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Landscaping for ducks?

post #1 of 5
Thread Starter 

Hi all,

 

My school has a courtyard that has been home to ducks for a number of years. Every spring, students are delighted as nests are build and ducklings waddle across the yard. Then the hawks come and the smiles turn to frowns.

 

I've received permission from the principal to do a gardening project in the yard (some flowers, herbs for now) but during the planning, the students had asked if we can plant something that will provide hiding spots for the ducklings. 

 

Ideas what would work well to accomplish this?

 

I know of many plants that will grow through the season and work for the future, but hoping for something that might also work for this season.

 

Thanks in advance!

~Proud mama of 1 daughter, 1 son, a rat terrier and a Pit mix (Duck raising since 4/21/10.~ Cayugas "Darth Vader", "Luna", Welsh Harlequins "Bolt", "Stormtrooper Rex"...3/24/11  Rouen "Luke Skywalker", BC "Poseidon", 3/24/12 Rouen "Leia", KC "Calypso", Brown Runner "Chewy"**) Currently, renting a duckless home. :(
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~Proud mama of 1 daughter, 1 son, a rat terrier and a Pit mix (Duck raising since 4/21/10.~ Cayugas "Darth Vader", "Luna", Welsh Harlequins "Bolt", "Stormtrooper Rex"...3/24/11  Rouen "Luke Skywalker", BC "Poseidon", 3/24/12 Rouen "Leia", KC "Calypso", Brown Runner "Chewy"**) Currently, renting a duckless home. :(
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post #2 of 5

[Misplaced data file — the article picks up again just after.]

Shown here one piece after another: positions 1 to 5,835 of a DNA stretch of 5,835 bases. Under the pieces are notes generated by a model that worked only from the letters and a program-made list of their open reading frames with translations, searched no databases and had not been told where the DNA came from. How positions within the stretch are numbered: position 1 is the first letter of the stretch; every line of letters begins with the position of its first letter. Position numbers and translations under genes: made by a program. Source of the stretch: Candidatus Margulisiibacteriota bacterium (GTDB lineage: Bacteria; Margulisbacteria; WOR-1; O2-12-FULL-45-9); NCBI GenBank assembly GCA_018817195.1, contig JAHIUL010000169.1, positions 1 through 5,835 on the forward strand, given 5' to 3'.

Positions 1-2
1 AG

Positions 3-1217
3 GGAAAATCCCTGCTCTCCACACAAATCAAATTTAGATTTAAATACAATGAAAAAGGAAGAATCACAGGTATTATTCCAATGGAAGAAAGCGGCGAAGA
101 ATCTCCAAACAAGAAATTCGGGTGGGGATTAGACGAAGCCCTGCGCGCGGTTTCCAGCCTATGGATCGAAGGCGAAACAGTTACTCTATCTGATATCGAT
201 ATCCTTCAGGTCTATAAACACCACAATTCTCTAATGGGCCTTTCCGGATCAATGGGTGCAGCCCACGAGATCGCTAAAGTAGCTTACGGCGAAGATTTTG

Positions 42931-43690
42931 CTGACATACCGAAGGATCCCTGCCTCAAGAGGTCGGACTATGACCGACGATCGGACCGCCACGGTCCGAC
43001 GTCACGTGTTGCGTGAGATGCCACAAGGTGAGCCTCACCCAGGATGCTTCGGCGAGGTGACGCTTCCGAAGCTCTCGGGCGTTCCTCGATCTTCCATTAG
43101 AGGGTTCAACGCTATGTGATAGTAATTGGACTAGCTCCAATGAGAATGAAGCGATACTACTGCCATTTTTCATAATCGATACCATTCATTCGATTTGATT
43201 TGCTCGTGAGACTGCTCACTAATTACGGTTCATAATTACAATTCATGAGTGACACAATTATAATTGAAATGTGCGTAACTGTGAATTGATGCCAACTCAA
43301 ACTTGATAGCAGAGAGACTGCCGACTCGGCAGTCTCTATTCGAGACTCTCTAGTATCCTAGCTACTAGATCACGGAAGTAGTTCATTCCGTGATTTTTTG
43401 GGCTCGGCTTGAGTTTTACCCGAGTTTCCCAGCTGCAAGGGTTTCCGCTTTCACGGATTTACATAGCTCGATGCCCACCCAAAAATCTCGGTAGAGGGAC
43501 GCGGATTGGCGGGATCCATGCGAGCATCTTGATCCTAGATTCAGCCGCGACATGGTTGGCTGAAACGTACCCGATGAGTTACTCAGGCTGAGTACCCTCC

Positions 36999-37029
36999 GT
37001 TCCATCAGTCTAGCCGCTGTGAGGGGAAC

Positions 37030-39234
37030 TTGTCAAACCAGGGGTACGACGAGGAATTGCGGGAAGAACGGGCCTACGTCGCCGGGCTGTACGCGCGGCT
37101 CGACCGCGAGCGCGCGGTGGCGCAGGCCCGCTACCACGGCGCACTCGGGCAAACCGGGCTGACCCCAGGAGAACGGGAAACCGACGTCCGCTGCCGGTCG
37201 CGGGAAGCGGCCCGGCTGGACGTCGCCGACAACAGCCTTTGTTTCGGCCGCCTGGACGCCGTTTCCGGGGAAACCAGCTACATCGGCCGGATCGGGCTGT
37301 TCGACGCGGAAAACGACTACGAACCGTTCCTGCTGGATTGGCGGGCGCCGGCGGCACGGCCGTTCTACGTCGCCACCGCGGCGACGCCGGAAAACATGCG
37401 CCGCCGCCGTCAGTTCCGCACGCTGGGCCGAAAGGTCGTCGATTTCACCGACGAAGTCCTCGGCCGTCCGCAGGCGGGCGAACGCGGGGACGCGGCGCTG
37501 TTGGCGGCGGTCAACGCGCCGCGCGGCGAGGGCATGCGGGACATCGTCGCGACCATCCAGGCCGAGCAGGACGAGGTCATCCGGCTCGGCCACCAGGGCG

Maybe some ornamental grasses.  My ducks like to lay under my burning bushes and lilac bushes.  Hope this helps.  

post #3 of 5
What state are you in
post #4 of 5

One could consider some simple structures - like lattice arbors that vines could grow on.  Shrubs like red-stemmed dogwood, or pruned willow, or meadowsweet, or shrubby St. John's wort would work in this part of the world (southern New England).  There are probably some shrubs that grow in warmer areas like yours, like Camelias.

Please PM me, or use @Amiga in the message if you would like to hear from me soon.  

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Please PM me, or use @Amiga in the message if you would like to hear from me soon.  

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post #5 of 5


I'm not familar with your climate, but any over head cover would be ideal. Vines are often fast growing and easy to start from seed. Less expensive. You can get vines that produce gourds, great for craft projects like bird houses. Dutch mans pipe are a carnivourous pitcher type annual vine, might appeal to kids... Pole beans are super easy and would produce an edible harvest along with peas, cucumbers, melon, cherry tomato and even squash grown over a simple frame. Morning glory, black eyed susan vine, cup and saucer, non-edible sweet pea and cardinal flower have showy flowers and are sold in seed packets. Sweet potato vine can be grown from cut up sweet potatoes. Tall clumps of grass, bushes and maybe even fruit trees... Current bush, sand cherry and thornless cane berries!

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